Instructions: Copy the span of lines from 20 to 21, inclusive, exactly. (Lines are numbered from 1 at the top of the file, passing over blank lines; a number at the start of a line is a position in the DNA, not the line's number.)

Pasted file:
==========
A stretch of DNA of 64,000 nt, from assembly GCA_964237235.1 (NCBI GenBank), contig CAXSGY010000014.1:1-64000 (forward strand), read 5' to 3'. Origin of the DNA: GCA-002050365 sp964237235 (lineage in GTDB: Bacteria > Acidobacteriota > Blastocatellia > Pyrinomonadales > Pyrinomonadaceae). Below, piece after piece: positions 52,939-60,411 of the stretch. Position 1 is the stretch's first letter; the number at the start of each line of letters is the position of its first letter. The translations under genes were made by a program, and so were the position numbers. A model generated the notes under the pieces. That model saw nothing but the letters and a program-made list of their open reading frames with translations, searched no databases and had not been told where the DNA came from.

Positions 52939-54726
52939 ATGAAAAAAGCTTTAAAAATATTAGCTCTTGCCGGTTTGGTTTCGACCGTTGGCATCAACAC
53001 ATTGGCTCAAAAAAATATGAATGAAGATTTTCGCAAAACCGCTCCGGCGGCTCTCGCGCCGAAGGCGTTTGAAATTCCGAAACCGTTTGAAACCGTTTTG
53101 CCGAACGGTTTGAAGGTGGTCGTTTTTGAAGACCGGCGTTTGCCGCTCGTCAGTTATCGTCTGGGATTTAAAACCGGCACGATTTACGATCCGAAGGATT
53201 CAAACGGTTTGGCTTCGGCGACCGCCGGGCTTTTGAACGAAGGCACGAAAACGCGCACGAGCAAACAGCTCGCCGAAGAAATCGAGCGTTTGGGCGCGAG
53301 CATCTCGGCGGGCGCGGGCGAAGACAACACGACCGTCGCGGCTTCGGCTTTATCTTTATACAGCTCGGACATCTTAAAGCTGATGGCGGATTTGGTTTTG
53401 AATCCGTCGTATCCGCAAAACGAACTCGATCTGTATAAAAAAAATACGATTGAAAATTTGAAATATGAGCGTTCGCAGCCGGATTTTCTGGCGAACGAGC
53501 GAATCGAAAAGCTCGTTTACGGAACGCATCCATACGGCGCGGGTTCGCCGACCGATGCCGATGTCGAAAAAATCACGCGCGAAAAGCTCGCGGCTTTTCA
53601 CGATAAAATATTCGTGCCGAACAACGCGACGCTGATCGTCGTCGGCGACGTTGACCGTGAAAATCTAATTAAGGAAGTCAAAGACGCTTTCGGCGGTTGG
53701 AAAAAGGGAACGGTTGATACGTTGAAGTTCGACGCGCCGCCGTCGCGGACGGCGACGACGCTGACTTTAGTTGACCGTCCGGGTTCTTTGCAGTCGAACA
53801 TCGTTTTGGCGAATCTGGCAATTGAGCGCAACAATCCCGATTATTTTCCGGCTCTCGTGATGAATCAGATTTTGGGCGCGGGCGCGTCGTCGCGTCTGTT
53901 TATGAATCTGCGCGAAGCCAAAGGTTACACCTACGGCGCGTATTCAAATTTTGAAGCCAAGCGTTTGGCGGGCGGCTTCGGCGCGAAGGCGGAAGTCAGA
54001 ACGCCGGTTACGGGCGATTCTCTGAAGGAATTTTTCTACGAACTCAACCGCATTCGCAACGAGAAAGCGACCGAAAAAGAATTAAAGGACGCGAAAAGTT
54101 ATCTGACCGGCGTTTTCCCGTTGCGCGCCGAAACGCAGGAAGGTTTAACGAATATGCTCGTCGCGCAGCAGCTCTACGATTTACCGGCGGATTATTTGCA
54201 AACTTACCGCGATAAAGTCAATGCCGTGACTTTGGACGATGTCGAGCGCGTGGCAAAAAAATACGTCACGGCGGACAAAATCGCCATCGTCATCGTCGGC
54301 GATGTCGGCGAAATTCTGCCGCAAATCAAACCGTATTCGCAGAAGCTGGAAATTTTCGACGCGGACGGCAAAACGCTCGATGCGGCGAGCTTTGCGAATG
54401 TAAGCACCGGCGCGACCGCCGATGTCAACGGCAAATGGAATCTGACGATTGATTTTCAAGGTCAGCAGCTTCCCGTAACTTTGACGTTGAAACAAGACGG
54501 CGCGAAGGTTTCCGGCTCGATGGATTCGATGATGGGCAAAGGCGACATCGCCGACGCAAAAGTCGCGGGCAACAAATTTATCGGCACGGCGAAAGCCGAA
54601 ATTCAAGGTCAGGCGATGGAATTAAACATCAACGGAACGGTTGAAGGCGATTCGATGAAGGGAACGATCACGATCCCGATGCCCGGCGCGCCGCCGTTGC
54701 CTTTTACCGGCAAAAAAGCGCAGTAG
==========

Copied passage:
54601 ATTCAAGGTCAGGCGATGGAATTAAACATCAACGGAACGGTTGAAGGCGATTCGATGAAGGGAACGATCACGATCCCGATGCCCGGCGCGCCGCCGTTGC
54701 CTTTTACCGGCAAAAAAGCGCAGTAG